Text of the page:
When I began teaching in the late 70s exam results were not the be all and end all. Odd ideas like "educating the whole child", "child centred education" etc was all the rage. If your kids got good exam results then so much the better but if they did badly, the teacher was never blamed. Since those halcyon days there has been a growing trend to find ways of measuring schools success. I mean, you cant measure how many decent well adjusted citizens a school turns out so lets devote all possible energy towards measuring what can easily be measured ie exam results. As far as I remember David Blunkett got the ball rolling and successive Education minsters have bought into with the worst and most damaging being Gove. Of course exam results are only a part of what constitutes a good education but their importance has been blown out of all proportion because they are so easy to measure and build into vast data bases and then analysed to the enth degree as can be noted in the work of the wonderful Fischer Family Trust. I am delighted I no longer need to worry about such things but feel desperately sorry for colleagues still ensnared in it because now all that matters is exam results and bow locks to educating the whole child.
    grumpydogwoman likes this.
  11. LondonCanary

    LondonCanary Star commenter

    Can't say that in our education and that of our children we ever experienced "educating the whole child". How would a child or parent recognize it in action?
  12. Oscillatingass

    Oscillatingass Star commenter

    Yes, you cant measure it. It was an aspiration, a philosophy, something one worked towards. I wasn't merely a teacher of English in those days as I would be now if I was insane enough to return to teaching.Not everything of value can be measured so of course Gove et al only valued what could be measured.
    grumpydogwoman likes this.
  13. LondonCanary

    LondonCanary Star commenter

    I wasn't thinking it could be measured. I wondered how children or parents could tell it was happening. What are the tell tale signs? What sort of things would a teacher of mathematics do over and above the examination curriculum?
  14. grumpydogwoman

    grumpydogwoman Star commenter

    .....‘a man who knows the price of everything and the value of nothing.'

    Or...Secretaries of State for Education as they are better known.
    friedgreentomatoes and vannie like this.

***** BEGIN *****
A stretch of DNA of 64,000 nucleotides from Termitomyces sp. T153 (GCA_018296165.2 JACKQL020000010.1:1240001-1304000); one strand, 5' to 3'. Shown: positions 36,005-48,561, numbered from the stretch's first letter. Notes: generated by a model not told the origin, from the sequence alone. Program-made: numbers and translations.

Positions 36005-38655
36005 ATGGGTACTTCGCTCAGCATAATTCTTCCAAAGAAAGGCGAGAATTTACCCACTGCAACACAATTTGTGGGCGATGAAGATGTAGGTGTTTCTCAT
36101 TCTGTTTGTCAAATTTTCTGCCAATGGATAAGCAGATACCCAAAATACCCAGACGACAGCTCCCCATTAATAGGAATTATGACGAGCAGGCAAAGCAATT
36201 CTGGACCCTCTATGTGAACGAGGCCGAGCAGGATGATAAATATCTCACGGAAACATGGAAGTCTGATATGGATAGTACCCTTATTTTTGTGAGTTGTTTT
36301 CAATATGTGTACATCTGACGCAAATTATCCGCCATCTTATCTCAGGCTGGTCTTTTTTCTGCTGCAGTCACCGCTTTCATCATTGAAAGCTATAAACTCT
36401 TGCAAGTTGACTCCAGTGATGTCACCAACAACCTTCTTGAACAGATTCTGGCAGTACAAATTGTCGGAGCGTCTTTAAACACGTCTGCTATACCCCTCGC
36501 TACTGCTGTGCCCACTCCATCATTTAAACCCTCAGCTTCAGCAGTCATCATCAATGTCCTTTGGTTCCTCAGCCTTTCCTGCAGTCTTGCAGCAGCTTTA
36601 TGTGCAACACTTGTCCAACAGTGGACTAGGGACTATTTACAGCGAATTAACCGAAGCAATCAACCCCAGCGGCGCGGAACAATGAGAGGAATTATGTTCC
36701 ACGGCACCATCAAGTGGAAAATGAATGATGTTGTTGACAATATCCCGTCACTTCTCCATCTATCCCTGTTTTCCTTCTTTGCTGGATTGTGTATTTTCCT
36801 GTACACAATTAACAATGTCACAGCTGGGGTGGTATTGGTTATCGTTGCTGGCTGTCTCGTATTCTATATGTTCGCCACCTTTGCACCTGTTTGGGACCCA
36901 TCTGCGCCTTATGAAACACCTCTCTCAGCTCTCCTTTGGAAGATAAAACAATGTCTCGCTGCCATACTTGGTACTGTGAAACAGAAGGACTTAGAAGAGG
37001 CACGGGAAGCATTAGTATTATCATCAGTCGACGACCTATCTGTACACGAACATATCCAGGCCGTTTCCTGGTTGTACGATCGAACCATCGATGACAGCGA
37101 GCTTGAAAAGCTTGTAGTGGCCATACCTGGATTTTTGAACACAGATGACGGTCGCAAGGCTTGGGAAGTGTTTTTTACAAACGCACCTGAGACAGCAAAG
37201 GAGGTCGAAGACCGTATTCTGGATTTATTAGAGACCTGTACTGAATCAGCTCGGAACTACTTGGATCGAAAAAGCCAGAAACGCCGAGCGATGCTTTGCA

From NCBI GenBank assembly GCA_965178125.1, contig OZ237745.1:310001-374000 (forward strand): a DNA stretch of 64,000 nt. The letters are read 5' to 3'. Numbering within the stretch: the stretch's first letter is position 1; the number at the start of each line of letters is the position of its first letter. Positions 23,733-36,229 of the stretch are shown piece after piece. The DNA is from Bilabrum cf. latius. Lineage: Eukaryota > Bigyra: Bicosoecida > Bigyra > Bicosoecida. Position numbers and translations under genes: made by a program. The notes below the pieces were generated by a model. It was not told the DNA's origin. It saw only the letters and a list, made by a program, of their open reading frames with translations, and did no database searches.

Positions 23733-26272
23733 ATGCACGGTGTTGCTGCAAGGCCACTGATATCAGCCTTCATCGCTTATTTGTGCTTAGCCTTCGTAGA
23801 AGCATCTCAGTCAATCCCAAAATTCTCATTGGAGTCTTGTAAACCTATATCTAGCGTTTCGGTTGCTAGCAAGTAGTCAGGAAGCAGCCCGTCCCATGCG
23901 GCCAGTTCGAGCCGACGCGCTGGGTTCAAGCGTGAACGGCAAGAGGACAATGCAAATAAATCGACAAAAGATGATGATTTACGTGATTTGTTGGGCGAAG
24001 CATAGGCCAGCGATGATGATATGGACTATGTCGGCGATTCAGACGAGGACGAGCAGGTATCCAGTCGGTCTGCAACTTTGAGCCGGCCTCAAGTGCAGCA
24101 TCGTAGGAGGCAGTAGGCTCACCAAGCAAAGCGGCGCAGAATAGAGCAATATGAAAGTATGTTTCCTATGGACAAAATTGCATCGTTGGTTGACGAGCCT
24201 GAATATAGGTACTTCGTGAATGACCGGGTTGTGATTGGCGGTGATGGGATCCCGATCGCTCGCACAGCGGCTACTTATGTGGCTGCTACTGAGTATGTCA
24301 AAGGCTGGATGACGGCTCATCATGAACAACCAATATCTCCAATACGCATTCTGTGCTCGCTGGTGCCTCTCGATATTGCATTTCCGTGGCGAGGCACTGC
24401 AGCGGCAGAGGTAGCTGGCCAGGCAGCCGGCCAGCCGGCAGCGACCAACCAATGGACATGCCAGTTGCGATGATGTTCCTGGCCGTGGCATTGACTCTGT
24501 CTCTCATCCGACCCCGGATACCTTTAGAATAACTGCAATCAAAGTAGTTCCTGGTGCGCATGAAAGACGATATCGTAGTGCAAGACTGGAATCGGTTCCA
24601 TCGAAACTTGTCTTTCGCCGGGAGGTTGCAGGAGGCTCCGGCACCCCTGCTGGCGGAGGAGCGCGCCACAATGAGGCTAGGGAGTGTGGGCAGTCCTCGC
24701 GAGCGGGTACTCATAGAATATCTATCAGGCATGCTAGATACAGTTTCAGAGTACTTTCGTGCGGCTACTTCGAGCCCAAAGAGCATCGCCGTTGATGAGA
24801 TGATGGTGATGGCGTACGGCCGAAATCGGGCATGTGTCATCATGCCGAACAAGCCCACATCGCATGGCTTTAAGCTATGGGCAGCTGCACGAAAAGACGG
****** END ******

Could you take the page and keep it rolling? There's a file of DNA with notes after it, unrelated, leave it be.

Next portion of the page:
15. Aquamarina1234

    Aquamarina1234 Star commenter

    In tandem. Lawnmower parenting sets up expectations. I'm certainly not just blaming the idiotic school system.
  16. Aquamarina1234

    Aquamarina1234 Star commenter

    I am, as you know, a raging snob. My granddaughter lives in an up-and-coming area that adjoins one that could be described as "varied" or even "vibrant". When my son told me which school they'd chosen for her, I did wonder if she'd hold her own amongst the number of competing challenges facing the teachers.
    It got outstanding in every area for its last inspection so I went down the garden to eat worms. She loves it, btw.
  17. Doitforfree

    Doitforfree Star commenter

    When I was in the sixth form we did three lessons a week on non-academic pursuits. Some teachers ran courses related to their subject, others just did things they liked. It was brilliant. I did archery, pottery, choir, fencing and drama. I think it would be rare for a state school to 'waste' time and resources in that way nowadays. That was the rounder education that we got. As well as being expected to take responsibility for ourselves and our own revision and so on!

    I chose A levels that I wanted to do. They were not all my best subjects. I suspect that with league tables now I would have been made to do other subjects that I could have been expected to get higher grades in, but the things I did do have been useful to me my whole life, even if I didn't get quite such good grades.
  18. Aquamarina1234

    Aquamarina1234 Star commenter

    We too, doitforfree.
    We also had to spend Thurs afternoon doing "community service" (before the name was used elsewhere). Help out at an Old People's Home, be a primary school assistant, prettify the canal towpaths, and my absolute favourite, help (only help, btw) launder priestly vestments, altarcloths and other church accoutrements.
    I tried thr OAP thing, hated it, so got Thurs afternoonoff in lieu of catering the Bish's dinner parties with my two other A-level Home Ec mates. We got to cook with ingredients we'd never have been able to afford back then. Colonial Goose, anyone?
    grumpydogwoman likes this.
  19. LondonCanary

    LondonCanary Star commenter

    Thank you for the explanation.
    I did most of that stuff back in the day, so did youngest. Im probably taking lunch time, after school and sports/
    PE activities for granted.
    Youngest did do random general studies options in 6th form and still had enough frees to rarely do homework at home.
    I always thought it normal, incorrectly it seems. My bad.
  20. grumpydogwoman

    grumpydogwoman Star commenter

    Friday morning was fencing or trampolining or riding or whatever. Afternoon? Maybe general studies? Then free periods.

    And we had voluntary service too! DoE.

    Those were the days, eh!